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CHAP.

42 GREEK DIVINATION

the son of Chenaanah, made him horns of iron and said: With these shalt thou push the Syrians." And Micaiah, the son of Imlah, is held responsible for prophesying evil to the king.1 The passages betray in the narrative the confusion between the act of making the future and that of predicting it. Indeed, a large part of divination is derived directly from magic, and to the end it retains for its object, in the illogical minds of its supporters, the modifica­tion of the future course of events. For the obj'ect of divination is never the idle curiosity which prompts the society lady to interview the Bond Street palmist. The inquirer desires to know what the future has in store in order that he may turn it to account, make sure of the good things, or in case of necessity cheat the Devil. Your fatalist needs no divination. The belief in the possibility of effecting this purpose of the questioner, and the introduction of conditionality into an order of Nature which the act of his questioning presupposes fore­ordained, is of course illogical. " Si enim nihil fieri potest, nihil accidere, nihil evenire, nisi quod ab omni aeternitate certum fuerit esse futurum rato tempore, quae potest esse fortuna ?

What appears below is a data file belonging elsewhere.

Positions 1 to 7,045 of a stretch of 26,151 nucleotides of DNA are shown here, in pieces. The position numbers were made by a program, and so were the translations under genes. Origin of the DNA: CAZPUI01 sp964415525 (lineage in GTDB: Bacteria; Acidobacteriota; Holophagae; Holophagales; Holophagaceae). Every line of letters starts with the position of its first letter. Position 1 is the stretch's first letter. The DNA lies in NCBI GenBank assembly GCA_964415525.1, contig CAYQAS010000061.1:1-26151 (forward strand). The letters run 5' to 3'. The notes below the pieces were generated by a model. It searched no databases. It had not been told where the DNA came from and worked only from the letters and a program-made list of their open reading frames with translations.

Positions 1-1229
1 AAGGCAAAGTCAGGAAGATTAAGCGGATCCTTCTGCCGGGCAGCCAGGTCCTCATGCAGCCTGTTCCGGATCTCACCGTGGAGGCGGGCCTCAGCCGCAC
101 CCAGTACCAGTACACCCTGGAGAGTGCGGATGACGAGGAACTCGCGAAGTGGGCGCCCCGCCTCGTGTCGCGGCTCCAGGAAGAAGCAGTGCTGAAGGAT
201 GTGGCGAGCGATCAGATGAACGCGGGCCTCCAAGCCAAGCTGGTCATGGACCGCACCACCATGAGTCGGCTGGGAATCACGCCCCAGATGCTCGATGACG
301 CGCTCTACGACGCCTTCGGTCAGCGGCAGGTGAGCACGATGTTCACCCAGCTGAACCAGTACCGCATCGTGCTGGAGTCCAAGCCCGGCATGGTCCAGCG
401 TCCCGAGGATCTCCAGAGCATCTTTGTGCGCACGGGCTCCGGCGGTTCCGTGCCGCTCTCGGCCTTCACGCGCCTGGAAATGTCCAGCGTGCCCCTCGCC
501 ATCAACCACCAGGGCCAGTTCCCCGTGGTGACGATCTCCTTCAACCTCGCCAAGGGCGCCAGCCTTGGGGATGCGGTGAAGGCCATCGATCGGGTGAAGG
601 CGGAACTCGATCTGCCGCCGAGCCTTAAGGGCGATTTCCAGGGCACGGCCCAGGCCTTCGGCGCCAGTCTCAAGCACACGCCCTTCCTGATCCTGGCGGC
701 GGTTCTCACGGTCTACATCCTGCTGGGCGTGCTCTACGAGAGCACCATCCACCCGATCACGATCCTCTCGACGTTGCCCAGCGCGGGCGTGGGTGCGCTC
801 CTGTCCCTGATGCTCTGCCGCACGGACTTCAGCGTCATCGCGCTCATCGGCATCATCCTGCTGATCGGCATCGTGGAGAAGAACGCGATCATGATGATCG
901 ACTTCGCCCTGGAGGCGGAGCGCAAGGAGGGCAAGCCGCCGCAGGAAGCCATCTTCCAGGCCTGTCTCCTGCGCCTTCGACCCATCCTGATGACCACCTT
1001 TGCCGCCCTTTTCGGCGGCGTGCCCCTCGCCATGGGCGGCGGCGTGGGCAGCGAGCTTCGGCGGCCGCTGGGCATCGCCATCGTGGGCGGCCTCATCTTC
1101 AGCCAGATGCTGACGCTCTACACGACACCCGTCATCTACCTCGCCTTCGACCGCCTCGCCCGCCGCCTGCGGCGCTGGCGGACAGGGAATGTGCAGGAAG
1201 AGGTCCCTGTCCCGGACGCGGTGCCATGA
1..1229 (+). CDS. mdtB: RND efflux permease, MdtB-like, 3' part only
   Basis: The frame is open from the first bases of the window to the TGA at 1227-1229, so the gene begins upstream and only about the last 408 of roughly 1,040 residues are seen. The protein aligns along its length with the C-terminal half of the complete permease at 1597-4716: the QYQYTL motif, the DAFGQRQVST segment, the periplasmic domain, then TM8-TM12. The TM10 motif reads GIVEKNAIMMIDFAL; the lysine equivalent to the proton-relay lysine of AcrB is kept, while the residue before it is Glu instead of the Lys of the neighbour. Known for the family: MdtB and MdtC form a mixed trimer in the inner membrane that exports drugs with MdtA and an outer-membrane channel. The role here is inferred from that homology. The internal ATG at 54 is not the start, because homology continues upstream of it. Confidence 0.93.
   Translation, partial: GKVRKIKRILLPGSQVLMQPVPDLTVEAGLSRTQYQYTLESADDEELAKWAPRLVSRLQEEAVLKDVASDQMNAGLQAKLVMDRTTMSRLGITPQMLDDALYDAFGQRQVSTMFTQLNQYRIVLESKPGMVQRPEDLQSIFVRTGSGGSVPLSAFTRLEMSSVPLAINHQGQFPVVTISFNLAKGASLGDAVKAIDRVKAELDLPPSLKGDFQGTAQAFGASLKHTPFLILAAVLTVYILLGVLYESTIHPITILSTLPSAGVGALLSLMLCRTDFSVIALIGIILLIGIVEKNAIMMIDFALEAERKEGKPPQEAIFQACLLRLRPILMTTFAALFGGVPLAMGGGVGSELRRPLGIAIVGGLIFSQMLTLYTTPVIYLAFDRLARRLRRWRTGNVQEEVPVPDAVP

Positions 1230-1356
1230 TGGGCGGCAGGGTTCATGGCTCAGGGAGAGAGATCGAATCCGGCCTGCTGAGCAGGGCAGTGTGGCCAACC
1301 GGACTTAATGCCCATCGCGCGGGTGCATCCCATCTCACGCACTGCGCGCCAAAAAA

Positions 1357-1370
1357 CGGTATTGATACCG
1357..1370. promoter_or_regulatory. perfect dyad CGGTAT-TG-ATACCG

1 Numbers xxii., 2 Chronicles xviii. ; cf. the Homeric passage which heads the chapter. For the responsibility of manteis see below, p. 96.

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